Measuring Task Complexity in Information Search from User’s Perspective
Yuelin Li, Yu Chen, Jinghong Liu, Yuan Chen, Xuan Wang, Ping Chen and Qianqian Wang
ASIST 2011 Annual Meeting
New Orleans, LA, October 9-12, 2011
Task complexity is a critical task characteristic that influences users' information seeking and search behavior. In general, researchers differentiate task complexity from objective and subjective task complexity. Both significantly affect task performance. However, little studies have been done to examine how task complexity could be measured from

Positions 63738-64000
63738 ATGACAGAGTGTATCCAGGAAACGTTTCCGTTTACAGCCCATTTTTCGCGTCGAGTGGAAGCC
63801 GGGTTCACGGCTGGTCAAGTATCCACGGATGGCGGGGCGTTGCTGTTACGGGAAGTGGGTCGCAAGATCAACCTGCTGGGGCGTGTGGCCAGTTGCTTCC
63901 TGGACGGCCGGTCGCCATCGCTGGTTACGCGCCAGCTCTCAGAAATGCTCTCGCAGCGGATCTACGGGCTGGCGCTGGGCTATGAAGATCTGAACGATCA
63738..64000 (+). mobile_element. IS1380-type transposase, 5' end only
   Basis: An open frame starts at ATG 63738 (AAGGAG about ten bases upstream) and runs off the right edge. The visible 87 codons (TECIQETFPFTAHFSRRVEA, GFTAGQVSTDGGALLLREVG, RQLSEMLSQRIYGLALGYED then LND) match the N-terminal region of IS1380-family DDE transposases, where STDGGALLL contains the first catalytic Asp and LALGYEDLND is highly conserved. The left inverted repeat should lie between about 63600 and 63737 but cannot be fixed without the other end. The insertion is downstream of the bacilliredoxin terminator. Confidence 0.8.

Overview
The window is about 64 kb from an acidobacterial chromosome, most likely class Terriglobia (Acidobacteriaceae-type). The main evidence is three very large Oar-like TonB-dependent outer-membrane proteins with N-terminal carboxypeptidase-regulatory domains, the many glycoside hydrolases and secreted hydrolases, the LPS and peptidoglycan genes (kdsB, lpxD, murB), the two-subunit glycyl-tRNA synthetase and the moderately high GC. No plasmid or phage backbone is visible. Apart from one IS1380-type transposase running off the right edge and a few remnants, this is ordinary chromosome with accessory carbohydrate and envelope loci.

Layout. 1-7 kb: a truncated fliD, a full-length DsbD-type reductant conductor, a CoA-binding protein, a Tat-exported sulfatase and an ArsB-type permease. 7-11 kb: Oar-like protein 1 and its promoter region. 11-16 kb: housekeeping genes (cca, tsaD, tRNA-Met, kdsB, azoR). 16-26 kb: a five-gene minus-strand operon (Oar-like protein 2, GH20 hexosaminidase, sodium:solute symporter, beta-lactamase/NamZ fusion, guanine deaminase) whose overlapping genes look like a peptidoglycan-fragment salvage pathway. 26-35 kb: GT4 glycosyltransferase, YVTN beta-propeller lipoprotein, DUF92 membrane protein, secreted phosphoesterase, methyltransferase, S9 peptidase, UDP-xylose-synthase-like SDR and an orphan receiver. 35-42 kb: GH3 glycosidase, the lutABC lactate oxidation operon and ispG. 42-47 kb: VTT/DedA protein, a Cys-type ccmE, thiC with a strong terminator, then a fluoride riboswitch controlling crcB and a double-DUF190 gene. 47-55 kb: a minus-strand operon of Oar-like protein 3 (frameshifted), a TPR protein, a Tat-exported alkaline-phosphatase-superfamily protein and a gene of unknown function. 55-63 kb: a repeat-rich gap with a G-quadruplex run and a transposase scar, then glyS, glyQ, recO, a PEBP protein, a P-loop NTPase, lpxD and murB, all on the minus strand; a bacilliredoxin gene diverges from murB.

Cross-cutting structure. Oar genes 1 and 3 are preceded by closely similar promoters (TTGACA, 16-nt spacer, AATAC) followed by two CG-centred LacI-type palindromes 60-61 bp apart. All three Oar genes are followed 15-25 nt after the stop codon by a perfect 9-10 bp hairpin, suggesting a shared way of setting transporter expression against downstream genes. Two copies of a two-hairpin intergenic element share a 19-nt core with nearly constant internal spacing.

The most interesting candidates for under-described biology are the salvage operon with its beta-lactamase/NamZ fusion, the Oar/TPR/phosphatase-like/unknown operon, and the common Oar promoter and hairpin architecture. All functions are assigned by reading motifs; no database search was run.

users' perspective in information science. The present study identifies a set of objective and subjective measures and conducted a survey. The survey asked users to judge the complexity of a task, and then give the reasons why they make that judgment based on the measures. Six simulated task situations were developed for the survey and 168 valid questionnaires (84% return rate) were analyzed. The results indicate that the number of words hard to understand, the number of languages required for search results, and the number of domain areas involved in a task could significantly predict task complexity. The study helps further understand the attributes of task complexity and has implications in research on interactive information retrieval (IIR), task-based information seeking and search, and personalization of information retrieval (IR).
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